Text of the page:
Touted forward Thon Maker was reportedly granted 2016 eligibility by the NBA on Thursday, creating a path that may allow top prospects to enter the draft out of high school.
Chad Ford of ESPN.com reported the news, with Jonathan Givony of Draft Express providing confirmation. Maker, 19, will hire an agent rather than retain his amateurism, per Ford. The 7'0" power forward was ranked as the No. 10 high school player in the nation by 247Sports before announcing his intention to enter the draft earlier in April.
“We believe that [Maker] has fulfilled the academic requirements to be eligible for the 2016 draft," Edward Smith, Maker's legal guardian, told Bleacher Report. "He will apply for the 2016 NBA draft and await approval from the NBA.”
“[Maker] has been the hardest-working and the most astute kid I’ve coached in my 23 years of coaching," Smith continued. "I’m happy to have placed him in the position to have this choice.”
Maker presents an interesting case because he attended Orangeville Prep (Canada) this year. The NBA requires players to be at least 19 years of age and one year removed from high school before declaring for the draft. Maker and his guardian were tasked with convincing the NBA that he chose to stay in high school on his own volition as a post-graduate student.
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This path may be something future prospects follow. By doing post-graduate years in high school, prospects who are struggling to maintain their grades may be able to avoid NCAA eligibility issues. It can also serve as a bit of protection against the rigors of major collegiate competition. While an overwhelming majority will still pick the one-and-done route, this is an alternative not previously considered.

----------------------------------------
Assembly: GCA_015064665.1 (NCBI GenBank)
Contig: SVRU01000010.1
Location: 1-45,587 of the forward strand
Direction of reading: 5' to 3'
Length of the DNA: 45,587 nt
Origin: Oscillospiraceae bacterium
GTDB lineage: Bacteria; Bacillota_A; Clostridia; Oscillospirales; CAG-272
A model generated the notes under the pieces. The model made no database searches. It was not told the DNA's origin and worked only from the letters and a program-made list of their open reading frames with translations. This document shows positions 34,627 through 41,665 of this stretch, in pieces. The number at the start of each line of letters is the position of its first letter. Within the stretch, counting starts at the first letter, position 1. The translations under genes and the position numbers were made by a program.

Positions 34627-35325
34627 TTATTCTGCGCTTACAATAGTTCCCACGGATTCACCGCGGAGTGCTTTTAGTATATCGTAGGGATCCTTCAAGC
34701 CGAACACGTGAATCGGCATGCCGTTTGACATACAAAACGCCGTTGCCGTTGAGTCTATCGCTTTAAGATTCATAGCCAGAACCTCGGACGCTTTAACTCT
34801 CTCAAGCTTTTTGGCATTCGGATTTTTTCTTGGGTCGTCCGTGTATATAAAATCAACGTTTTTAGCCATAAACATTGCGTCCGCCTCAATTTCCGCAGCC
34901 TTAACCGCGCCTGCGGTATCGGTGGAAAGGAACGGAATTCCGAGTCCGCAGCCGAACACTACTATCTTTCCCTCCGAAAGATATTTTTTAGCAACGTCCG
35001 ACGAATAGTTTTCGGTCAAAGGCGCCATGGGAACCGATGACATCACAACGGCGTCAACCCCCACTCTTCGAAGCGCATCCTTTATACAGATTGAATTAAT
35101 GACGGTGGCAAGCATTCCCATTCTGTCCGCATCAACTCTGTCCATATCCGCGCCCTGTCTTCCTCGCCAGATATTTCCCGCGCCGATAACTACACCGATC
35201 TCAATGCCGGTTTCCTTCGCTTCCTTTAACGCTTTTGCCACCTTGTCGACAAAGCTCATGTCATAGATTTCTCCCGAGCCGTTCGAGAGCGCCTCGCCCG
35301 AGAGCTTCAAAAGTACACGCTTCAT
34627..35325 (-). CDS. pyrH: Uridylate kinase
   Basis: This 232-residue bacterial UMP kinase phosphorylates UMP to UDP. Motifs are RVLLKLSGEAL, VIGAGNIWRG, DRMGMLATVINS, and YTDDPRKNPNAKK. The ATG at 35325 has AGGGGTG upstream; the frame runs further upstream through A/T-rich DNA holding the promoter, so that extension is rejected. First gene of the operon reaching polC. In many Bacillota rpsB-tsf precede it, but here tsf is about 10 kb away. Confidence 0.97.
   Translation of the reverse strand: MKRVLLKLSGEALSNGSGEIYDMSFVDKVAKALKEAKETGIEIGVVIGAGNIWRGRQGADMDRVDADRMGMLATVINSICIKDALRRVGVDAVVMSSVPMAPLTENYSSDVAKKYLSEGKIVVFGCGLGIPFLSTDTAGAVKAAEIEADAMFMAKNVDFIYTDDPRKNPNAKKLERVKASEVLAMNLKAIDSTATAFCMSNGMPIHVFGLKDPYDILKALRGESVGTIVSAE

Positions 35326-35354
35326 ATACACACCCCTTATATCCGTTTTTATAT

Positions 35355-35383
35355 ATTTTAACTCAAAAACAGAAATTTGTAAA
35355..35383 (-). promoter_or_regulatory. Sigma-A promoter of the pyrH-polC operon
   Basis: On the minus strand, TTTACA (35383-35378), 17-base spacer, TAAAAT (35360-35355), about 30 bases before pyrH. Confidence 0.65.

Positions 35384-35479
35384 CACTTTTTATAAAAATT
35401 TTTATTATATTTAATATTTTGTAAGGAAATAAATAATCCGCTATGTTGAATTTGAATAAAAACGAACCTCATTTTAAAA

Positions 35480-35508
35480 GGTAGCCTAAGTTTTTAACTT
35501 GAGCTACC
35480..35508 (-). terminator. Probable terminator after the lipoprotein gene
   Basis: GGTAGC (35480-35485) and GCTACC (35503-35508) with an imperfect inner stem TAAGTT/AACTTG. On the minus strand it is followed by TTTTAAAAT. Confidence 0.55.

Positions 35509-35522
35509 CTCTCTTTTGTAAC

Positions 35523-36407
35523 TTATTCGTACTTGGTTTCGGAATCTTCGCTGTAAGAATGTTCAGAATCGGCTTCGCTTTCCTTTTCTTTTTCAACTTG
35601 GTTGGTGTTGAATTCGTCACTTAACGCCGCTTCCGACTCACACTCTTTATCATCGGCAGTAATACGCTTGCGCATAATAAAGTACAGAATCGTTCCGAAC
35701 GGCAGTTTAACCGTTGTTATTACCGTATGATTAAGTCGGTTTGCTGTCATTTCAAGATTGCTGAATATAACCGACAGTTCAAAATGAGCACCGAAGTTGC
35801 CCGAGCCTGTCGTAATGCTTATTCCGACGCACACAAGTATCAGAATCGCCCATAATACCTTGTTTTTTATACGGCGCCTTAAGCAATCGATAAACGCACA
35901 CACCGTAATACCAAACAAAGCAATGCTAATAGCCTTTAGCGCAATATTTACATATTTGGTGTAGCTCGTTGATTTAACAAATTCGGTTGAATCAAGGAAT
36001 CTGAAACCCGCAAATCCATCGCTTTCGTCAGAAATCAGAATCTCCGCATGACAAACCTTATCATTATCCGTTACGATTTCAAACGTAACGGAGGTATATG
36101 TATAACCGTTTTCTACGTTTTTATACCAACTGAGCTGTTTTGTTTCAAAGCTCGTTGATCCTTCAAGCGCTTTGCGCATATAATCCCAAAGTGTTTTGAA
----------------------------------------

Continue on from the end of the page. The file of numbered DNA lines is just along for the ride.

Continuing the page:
Maker, who ascended to national fame amid a series of viral videos depicting a strong all-around skill set, remains an enigma. He's listed at just 205 pounds, a beanpole at his 7'0" frame. Even as the NBA evolves into a more five-out offensive system, Maker is going to have trouble competing against strength.
There are also major questions about his NBA readiness from a skill standpoint. Maker is raw. He has a lot of components that could make a great player down the line, but he needs to work hard to realize his potential.
"Of the scouts I surveyed, one had him in the late lottery, several others in the mid 20s and one in the second round. That's a massive range," Ford wrote.
Despite being a nationally known recruit, Maker is one of the hardest prospects to evaluate in a long time. See him on a good day, and he's a superstar. He's a smooth athlete who can stretch the floor beyond three-point range, protect the rim at an elite level and work as an open-floor alley-oop menace. See him on a bad day, he's barely draftable. He's aloof, misses defensive rotations, chucks up bad shots and looks like he's made of feathers.
That's a difficult juxtaposition. Maker is probably going to be taken in the first round. Bleacher Report's Jonathan Wasserman has him going No. 26 to the Toronto Raptors. Some team is going to look at his immense potential and roll the dice—especially in this weak class.
Workouts will be paramount in establishing how high Maker will go.
Follow Tyler Conway (@jtylerconway) on Twitter.